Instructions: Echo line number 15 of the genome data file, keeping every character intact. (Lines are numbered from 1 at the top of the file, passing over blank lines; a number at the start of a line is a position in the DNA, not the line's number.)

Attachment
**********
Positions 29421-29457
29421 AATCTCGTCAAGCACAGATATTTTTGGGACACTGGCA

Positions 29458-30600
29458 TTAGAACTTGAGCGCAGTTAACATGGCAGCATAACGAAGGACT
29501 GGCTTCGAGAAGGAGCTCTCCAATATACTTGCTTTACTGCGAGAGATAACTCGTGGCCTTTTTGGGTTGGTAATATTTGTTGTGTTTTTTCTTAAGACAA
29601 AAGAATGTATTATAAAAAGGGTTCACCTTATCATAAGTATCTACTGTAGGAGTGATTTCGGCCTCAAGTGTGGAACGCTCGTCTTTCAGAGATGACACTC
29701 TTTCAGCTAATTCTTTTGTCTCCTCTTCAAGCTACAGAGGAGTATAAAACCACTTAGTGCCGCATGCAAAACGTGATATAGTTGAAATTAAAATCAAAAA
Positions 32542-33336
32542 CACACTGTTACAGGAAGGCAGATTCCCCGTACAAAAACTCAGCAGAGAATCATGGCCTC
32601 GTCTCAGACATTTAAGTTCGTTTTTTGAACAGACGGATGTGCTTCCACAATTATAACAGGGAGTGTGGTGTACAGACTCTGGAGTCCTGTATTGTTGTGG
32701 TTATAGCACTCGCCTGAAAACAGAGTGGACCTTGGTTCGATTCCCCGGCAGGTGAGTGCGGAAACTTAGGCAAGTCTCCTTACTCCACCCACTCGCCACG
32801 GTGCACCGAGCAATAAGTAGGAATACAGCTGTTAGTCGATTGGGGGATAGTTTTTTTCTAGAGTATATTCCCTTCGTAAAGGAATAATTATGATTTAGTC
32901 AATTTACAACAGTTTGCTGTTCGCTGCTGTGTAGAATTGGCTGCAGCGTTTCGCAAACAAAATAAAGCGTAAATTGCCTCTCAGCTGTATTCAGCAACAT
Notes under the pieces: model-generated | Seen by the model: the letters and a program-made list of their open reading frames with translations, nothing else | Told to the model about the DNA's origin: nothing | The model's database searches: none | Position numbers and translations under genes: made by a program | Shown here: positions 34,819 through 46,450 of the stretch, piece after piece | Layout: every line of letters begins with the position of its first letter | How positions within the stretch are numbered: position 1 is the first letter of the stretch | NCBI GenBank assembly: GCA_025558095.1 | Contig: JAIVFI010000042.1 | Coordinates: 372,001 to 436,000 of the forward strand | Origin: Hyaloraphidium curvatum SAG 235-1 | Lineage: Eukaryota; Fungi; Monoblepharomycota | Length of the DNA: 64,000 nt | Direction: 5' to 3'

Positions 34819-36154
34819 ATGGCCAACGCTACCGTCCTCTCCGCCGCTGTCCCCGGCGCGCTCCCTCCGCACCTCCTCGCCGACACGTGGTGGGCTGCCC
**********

Positions 34819-36154